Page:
Does your github page update when you make changes and corrections? If so then we can keep an eye on it.

This code runs without raising any errors. Note the output.

checking_balance = 0
savings_balance = 0
 
def check_balance(account_type, checking_balance, savings_balance):
     if account_type == "savings":
         balance = savings_balance
     elif account_type == "checking":
         balance = checking_balance
     else:
         return "Unsuccessful, please enter 'checking' or 'savings'."
     balance_statement = "Your " + account_type + " balance is: $" + str(balance)
     return balance_statement
 
def make_deposit(account_type, amount, checking_balance, savings_balance):
    deposit_status = ""
    if amount > 0:
        if account_type == "savings":
             savings_balance += amount
             deposit_status = "successful"
        elif account_type == "checking":
             checking_balance += amount
             deposit_status = "successful"
        else:
            return "Unsuccessful, please enter 'checking' or 'savings'."
        deposit_statement = "Deposit of $" + str(amount) + " to your " + account_type + " was: " + deposit_status
    else:
        deposit_status = "Unsuccessful, please enter an amount greater than 0"

    print (deposit_statement)    
    return checking_balance, savings_balance

print(check_balance("checking", checking_balance, savings_balance))
print(check_balance("savings", checking_balance, savings_balance))

checking_balance, savings_balance = make_deposit("savings",10,checking_balance,savings_balance)
print(check_balance("savings",checking_balance,savings_balance))

checking_balance, savings_balance = make_deposit("checking",200,checking_balance,savings_balance)
print(check_balance("checking",checking_balance,savings_balance))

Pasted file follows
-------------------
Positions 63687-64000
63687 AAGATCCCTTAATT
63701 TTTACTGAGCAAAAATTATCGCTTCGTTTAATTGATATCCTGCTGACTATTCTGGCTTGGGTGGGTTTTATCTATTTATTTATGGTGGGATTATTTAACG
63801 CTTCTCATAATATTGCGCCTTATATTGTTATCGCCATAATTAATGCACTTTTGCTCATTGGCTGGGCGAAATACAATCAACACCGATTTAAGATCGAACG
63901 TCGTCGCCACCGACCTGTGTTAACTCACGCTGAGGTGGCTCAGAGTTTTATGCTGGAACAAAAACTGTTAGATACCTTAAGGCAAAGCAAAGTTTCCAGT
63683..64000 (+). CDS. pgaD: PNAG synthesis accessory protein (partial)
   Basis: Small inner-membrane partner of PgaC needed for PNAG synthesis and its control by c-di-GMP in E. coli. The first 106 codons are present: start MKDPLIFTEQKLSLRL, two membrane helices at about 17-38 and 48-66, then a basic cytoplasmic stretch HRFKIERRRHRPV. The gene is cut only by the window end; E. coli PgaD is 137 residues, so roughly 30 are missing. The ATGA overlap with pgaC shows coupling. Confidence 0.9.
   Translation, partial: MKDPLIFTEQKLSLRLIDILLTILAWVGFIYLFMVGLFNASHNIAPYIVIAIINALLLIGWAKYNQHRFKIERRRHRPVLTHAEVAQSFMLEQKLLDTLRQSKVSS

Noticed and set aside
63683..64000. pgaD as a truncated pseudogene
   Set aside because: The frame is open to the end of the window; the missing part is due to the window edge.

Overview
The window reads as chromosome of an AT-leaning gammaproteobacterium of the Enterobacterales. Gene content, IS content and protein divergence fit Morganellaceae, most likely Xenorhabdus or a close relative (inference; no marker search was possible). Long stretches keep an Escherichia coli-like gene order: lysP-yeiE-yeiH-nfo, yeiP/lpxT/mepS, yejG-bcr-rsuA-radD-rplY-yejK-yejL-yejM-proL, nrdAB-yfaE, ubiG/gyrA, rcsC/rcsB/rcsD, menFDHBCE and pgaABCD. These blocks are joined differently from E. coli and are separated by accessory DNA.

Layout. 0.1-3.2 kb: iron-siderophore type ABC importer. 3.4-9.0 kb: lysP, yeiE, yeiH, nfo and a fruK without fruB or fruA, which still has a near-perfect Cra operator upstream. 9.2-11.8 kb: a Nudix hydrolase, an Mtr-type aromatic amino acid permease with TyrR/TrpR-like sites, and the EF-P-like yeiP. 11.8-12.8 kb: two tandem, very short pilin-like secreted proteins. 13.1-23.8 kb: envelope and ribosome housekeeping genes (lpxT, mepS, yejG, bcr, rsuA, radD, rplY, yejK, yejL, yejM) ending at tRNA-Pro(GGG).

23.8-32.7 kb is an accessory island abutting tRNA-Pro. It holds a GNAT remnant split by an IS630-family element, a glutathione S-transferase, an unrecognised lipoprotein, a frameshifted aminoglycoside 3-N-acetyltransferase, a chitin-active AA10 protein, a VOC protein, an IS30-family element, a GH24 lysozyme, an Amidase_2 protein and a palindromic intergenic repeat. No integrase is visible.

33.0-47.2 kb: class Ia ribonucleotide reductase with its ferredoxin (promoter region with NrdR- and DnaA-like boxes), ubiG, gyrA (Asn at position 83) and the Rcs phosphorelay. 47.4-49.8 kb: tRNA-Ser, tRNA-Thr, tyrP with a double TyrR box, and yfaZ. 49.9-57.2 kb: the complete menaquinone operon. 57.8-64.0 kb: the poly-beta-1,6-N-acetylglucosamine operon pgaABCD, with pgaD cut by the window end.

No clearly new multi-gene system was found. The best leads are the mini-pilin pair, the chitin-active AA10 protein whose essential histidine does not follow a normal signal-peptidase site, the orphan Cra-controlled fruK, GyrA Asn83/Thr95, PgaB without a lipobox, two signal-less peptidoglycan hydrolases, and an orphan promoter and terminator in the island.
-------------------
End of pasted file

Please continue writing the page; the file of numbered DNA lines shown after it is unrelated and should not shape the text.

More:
Your checking balance is: $0
Your savings balance is: $0
Deposite of $10 to your savings was: successful
Your savings balance is: $0
Deposite of $200 to your checking was: successful
Your checking balance is: $0

Staring the error in the face…

    return savings_balance , checking_balance

It is switched around. Will amend my code above. New output, below:

Your checking balance is: $0
Your savings balance is: $0
Deposit of $10 to your savings was: successful
Your savings balance is: $10
Deposit of $200 to your checking was: successful
Your checking balance is: $200

Last of all, there is no print out of the deposit_status when zero or less. You could add a print statement right under the assignment in the else clause.

    else:
        deposit_status = "Unsuccessful, please enter an amount greater than 0"
        print (deposit_status)

Off book…

accounts = {
    'checking': 0,
    'savings': 0
}
def check_balance(account, balances):
    balance = balances.get(account, 'NSA')
    return f"Your {account} balance is: ${balance:.2f}" if balance != 'NSA' else "Unsuccessful. Please enter 'checking' or 'savings'."
def make_deposit(account, amount, balances):
    try:
        if amount <= 0: return "Unsuccessful. Please enter an amount greater than 0."
        balances[account] += amount
        return f"Deposit of ${amount:.2f} to your {account} was successful."
    except KeyError:
        return "Unsuccessful. Please enter 'checking' or 'savings'."
    except TypeError:
        return "Unsuccessful. Please enter a positive number."

print (check_balance("savings", accounts))
print (check_balance("checking", accounts))

print (make_deposit("savings", 10, accounts))
print (check_balance("savings", accounts))

print (make_deposit("checking", 200, accounts))
print (check_balance("checking", accounts))

print (make_deposit("checking", 0, accounts))
print (check_balance('windfall', accounts))
print (make_deposit("checking", '100', accounts))
Your savings balance is: $0.00
Your checking balance is: $0.00
Deposit of $10.00 to your savings was successful.
Your savings balance is: $10.00
Deposit of $200.00 to your checking was successful.
Your checking balance is: $200.00
Unsuccessful. Please enter an amount greater than 0.
Unsuccessful. Please enter 'checking' or 'savings'.
Unsuccessful. Please enter a positive number.

This is the sort of refactoring that you will be able to do once you complete the project and have it running to the instruction spec. Brush it aside for now and let’s keep working on the project by the book. Just wanted you to have a sneak peek.